Archives for August 31, 2016

Prevention with a capital ‘P’

Cancer-detection device poised to save lives

Dr. Yinfa Ma, Curators' Distinguished Teaching Professor of chemistry, works with Ph.D. student Casey Burton and Alex Cristea, a sophomore in chemistry, on Ma's P-scan cancer-screening device.              Photo by Sam O'Keefe/Missouri S&T

Dr. Yinfa Ma, Curators’ Distinguished Teaching Professor of chemistry, discusses his P-Scan device with Alex Cristea (left), a sophomore in chemistry, and Casey Burton (right), a Ph.D. student in chemistry. Photo by Sam O’Keefe/Missouri S&T

The early detection of cancer through screening techniques such as mammograms saves thousands of lives annually. Yinfa Ma is out to save thousands more through an easier and less costly approach. [Read more…]

‘Care Chair’ helps detect patients’ movements, mental state

Debraj De, a postdoctoral fellow at Missouri S&T, and S&T professor Sajal Das developed a chair that could help detect the daily behavior and mental health of elderly people at home or in assisted-living facilities — specifically rehabilitation patients and elderly people susceptible to levels of dementia.                   Photo By Sam O'Keefe/Missouri S&T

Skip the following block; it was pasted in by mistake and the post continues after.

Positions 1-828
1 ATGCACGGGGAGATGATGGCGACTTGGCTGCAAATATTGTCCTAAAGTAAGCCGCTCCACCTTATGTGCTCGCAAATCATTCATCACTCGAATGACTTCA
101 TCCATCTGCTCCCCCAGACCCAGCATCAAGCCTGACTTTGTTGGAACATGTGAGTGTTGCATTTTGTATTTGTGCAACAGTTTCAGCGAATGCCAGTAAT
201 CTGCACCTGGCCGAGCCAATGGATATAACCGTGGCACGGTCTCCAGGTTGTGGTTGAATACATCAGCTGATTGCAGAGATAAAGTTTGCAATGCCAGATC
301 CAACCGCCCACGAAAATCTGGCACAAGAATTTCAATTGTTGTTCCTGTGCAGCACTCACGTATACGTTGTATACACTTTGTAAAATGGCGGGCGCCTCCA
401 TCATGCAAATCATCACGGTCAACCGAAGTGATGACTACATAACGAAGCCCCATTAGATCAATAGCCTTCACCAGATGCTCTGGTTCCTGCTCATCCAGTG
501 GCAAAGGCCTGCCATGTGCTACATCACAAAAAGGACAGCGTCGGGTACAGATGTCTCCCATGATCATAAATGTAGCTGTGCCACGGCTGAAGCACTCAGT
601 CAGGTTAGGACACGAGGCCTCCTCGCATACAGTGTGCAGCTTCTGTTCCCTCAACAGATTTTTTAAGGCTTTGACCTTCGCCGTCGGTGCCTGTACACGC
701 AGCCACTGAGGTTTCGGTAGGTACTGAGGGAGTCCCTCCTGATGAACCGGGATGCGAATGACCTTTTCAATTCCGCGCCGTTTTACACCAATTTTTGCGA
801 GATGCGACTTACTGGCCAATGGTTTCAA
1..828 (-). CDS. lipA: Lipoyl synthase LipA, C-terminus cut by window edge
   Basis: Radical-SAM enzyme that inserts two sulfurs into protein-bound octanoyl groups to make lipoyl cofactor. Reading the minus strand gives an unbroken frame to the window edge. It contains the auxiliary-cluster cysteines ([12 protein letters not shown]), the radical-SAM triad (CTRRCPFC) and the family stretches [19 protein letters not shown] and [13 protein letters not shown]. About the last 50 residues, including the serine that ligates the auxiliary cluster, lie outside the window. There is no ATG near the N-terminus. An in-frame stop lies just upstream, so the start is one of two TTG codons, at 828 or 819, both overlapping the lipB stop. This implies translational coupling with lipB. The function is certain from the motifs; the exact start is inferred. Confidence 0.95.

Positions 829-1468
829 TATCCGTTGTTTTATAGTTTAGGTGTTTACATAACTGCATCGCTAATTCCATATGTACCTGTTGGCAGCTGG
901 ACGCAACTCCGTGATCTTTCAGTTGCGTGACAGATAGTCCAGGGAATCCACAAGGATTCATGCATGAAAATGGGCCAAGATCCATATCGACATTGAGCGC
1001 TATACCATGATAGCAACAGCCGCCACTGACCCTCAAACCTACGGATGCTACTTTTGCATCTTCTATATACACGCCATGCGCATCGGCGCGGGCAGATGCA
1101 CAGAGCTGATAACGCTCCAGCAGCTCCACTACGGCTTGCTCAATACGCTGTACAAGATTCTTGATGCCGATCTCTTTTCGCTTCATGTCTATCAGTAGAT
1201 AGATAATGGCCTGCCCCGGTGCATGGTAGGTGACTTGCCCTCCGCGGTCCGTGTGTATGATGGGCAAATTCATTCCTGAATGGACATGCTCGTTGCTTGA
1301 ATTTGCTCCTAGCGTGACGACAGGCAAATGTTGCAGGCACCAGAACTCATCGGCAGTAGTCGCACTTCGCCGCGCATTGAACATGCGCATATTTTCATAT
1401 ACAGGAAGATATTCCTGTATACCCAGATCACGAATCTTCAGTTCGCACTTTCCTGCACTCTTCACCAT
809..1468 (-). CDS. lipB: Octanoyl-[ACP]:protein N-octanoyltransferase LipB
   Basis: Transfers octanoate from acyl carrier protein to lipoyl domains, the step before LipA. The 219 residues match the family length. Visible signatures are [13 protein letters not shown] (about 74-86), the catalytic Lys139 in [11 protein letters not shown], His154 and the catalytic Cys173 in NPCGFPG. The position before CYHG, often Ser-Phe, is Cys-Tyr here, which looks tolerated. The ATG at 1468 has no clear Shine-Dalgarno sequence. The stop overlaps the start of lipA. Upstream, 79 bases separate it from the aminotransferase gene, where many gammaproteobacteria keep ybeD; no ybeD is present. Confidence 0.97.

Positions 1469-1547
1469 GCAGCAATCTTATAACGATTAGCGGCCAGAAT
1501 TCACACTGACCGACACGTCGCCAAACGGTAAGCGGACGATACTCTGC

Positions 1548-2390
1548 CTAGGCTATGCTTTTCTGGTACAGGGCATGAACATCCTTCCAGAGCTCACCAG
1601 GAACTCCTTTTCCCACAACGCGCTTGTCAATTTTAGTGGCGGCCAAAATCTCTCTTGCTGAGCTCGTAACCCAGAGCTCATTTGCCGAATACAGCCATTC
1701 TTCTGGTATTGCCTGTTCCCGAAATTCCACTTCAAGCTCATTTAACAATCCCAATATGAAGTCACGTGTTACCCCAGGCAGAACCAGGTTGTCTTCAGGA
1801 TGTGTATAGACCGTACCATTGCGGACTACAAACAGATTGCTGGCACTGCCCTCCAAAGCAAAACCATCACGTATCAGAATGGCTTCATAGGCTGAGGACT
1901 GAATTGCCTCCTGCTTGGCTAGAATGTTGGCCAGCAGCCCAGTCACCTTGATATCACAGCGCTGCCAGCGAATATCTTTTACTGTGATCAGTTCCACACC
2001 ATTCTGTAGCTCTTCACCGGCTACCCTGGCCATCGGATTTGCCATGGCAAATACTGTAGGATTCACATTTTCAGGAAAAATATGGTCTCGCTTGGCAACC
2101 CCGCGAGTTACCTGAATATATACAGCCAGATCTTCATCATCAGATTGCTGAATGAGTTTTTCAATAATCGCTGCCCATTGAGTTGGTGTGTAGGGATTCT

Debraj De, a postdoctoral fellow at Missouri S&T, and S&T professor Sajal Das developed a chair sensor device that can detect a person’s daily behavior — and their mental state. Photo By Sam O’Keefe/Missouri S&T

The utilitarian chair. Its simple structure and function haven’t changed in millennia. But researchers at Missouri University of Science and Technology have made the humble chair a portal into not only a person’s movements, but also their mental state.

Dr. Debraj De, a postdoctoral fellow at Missouri S&T, and Dr. Sajal K. Das, the Daniel St. Clair Endowed Chair and department chair of computer science at Missouri S&T, have developed a chair that could help detect the daily behavior and mental health of elderly people at home or in assisted-living facilities — specifically rehabilitation patients and elderly people susceptible to levels of dementia.  The “Care Chair” employs sensors to detect a user’s functional and emotion-based activities throughout a normal day. The device, which uses four sensors, slips over a chair’s backrest and back so that it’s unobtrusive. [Read more…]